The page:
Maritime cyber-threat research and development: unique hardware-based platform to replicate, risk-assess and add resilience to any ship’s bridge
Cyber-attacks can cost companies millions, threaten National Security and endanger human life.
While relatively well understood in most sectors, it is becoming clear that, although the maritime sector is becoming more technologically advanced, it is not well protected against cyber or cyber-physical attacks and accidents.
The University of Plymouth Cyber-SHIP Lab will combine maritime technology with leading-edge thinking from cyber-security. Outputs from the Lab will help identify security-risks, stimulate the development of meaningful solutions, and provide a space for demonstrations, outreach, and training leading to the adoption of best-practice and policy to ensure national-security.
Stakeholders including the shipping industry, equipment suppliers, classification societies and insurers will be in a unique position to shape and benefit from critical research in areas covering logistical, business and psychological aspects to safeguard future operation.
The Cyber-SHIP Lab project is being coordinated by researchers from the
University’s Maritime Cyber Threats Research Group [papers] and Centre for Security, Communications and Network Research [papers], which between them combine leading multidisciplinary research and practical expertise from across the University and beyond.
They draw on an extensive track record of research in areas including:
- threats and impacts in maritime cyber security
- cyber-risk assessment for autonomous ships
- model-based frameworks for maritime cyber-risk assessment
- maritime cyber-security policy: the scope and impact of evolving technology on international shipping.
Creating a ship's bridge in the lab
A main component of the project is to bring together a host of connected maritime systems currently found on an actual ship’s bridge.
Once completed it will complement our existing ship simulator, bringing together core equipment readily used in today’s fleet that can then be configured in vessel-specific layouts.
This unique facility can then be used to determine key vulnerabilities when subjected to a range of attacks, leading to the development and demonstration of safeguards at both technical and system, and operational level. It will enable researchers to improve global shipping security while providing training for those working in the sector.
Working with industry
A key element of the project is its extensive collaboration with industry, and there are 18 commercial partners working alongside the University to bring it to fruition.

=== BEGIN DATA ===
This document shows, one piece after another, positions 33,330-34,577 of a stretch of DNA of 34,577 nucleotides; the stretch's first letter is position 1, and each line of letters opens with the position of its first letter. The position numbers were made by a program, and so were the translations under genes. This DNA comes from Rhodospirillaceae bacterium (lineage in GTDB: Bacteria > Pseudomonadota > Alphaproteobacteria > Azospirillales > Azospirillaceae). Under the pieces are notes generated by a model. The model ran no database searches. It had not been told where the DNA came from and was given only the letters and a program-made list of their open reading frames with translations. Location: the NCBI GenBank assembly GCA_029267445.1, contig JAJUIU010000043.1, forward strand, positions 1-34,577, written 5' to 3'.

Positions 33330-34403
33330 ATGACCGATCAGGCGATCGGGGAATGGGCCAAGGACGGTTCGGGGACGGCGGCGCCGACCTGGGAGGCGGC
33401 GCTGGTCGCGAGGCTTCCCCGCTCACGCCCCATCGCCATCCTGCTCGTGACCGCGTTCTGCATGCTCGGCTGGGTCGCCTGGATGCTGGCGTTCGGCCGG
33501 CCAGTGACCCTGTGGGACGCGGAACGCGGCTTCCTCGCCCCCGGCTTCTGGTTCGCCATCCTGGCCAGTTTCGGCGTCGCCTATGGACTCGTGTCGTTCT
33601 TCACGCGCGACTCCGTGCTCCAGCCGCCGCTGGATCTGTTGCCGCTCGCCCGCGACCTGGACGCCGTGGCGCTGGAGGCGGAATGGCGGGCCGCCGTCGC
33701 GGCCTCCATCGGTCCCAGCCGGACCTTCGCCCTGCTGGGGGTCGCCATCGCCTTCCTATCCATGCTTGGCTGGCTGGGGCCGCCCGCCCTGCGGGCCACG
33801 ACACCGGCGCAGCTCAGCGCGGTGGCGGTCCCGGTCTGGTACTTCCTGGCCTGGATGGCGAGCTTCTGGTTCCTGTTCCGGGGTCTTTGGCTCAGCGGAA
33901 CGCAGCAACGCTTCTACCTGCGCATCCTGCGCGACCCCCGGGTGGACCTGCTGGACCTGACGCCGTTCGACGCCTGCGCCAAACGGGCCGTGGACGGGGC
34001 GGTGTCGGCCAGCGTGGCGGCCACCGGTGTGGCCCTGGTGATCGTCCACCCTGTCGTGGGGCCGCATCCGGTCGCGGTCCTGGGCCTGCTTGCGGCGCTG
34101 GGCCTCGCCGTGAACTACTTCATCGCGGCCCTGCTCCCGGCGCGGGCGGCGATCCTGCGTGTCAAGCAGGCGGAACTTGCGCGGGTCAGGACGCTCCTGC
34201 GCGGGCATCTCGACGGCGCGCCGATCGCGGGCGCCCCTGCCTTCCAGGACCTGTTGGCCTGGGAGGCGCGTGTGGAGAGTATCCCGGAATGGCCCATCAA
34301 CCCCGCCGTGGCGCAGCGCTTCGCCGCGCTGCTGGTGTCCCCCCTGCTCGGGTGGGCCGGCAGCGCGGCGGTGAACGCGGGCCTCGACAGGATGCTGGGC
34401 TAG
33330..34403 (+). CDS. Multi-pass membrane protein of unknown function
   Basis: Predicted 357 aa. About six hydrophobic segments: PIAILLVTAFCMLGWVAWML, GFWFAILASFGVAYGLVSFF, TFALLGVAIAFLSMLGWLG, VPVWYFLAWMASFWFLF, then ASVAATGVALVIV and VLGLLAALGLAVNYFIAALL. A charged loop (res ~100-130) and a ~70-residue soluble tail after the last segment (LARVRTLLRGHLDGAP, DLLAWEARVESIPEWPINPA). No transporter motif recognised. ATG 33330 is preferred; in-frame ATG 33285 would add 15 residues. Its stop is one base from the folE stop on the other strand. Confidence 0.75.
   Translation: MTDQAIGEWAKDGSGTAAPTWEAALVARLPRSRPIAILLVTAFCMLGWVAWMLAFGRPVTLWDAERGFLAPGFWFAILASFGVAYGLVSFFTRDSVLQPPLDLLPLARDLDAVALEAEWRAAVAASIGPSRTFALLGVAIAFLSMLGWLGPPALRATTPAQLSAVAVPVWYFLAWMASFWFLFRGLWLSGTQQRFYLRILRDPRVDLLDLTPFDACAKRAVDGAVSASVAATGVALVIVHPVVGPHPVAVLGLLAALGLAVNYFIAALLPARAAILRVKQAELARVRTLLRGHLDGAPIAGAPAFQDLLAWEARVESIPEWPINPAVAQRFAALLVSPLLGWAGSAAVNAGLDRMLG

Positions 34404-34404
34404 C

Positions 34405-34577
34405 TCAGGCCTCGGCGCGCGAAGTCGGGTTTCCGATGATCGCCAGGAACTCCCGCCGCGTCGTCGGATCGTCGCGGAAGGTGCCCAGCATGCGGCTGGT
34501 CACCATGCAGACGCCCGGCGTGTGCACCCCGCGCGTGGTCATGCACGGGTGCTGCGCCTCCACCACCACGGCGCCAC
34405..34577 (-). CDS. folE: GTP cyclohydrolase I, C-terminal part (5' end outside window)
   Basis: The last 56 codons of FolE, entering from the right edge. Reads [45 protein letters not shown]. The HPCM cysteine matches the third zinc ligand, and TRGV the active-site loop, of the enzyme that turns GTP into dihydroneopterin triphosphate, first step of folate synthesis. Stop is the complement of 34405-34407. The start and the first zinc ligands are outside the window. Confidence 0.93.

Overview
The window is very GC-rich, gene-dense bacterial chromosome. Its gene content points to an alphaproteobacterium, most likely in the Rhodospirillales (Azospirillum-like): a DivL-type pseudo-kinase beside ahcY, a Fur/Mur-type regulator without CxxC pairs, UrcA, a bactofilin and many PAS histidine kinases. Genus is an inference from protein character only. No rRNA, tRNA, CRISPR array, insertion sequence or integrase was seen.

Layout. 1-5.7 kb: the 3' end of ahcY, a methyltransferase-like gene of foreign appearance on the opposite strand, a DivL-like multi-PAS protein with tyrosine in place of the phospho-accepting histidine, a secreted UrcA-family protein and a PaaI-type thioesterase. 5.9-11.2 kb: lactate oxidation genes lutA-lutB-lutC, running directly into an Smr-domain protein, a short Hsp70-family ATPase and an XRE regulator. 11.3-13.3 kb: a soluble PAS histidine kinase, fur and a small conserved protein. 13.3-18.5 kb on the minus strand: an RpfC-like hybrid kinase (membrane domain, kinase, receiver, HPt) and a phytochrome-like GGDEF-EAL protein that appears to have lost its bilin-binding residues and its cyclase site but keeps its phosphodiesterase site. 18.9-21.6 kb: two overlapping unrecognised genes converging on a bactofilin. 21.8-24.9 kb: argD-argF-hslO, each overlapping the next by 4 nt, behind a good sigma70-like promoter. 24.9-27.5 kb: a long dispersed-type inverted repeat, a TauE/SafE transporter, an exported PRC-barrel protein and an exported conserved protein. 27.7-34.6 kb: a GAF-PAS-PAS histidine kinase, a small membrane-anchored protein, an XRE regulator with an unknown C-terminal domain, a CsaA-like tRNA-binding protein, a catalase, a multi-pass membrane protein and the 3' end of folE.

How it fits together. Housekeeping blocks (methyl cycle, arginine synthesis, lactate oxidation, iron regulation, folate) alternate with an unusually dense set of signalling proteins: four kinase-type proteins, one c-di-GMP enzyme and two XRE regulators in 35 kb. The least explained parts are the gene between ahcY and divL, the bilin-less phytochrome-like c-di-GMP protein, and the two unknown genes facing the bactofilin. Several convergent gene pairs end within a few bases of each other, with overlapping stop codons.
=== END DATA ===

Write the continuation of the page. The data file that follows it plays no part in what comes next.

They include ship operators as well as companies involved in the supply of hardware and software, the construction of ship’s bridges and the training and management of personnel who work in the commercial shipping industry all over the world.Industry involvement in this project is vital, as it is only by working with those in the sector that we can develop the solutions that can be applied in the real world.
Collaborate with us
The University of Plymouth has an unrivalled track-record of industry engagement translating our leading research outputs into everyday societal benefit. We are now actively seeking partners to join with us in the creation of the Cyber-SHIP Lab.
Whether your interest is in shaping future collaborative research, meeting future training needs, or to ensure equipment resilience, please contact the Project Manager Chloe Rowland via email email@example.com to discuss how your organisation can be engaged in this pioneering, globally-leading development for maritime.
- University receives funding to develop cyber protection for maritime sector 14 July 2020
- Keeping the fleet sailing during Covid-19 4 May 2020
- Industry involvement vital in creation of unique new Cyber-SHIP Lab 13 March 2020
- University to play key role in South West maritime consortium 5 February 2020
- £3 million Cyber-SHIP Lab offers unique opportunity to address global maritime cyber security challenges 4 November 2019
“Cyber-attacks are a Tier1 National UK threat. But although the maritime sector is advancing technologically, it is not well protected against cyber or cyber-physical attacks and accidents. Worth trillions, it has an unmatched reach across international waters, which exposes people and goods to a diverse range of factors, putting the shipping industry at high risk. As such, this facility has never been more timely.”
Plymouth Pioneer Professor Kevin Jones, Executive Dean for Science and Engineering and Principal Investigator for the Cyber-SHIP Lab Project.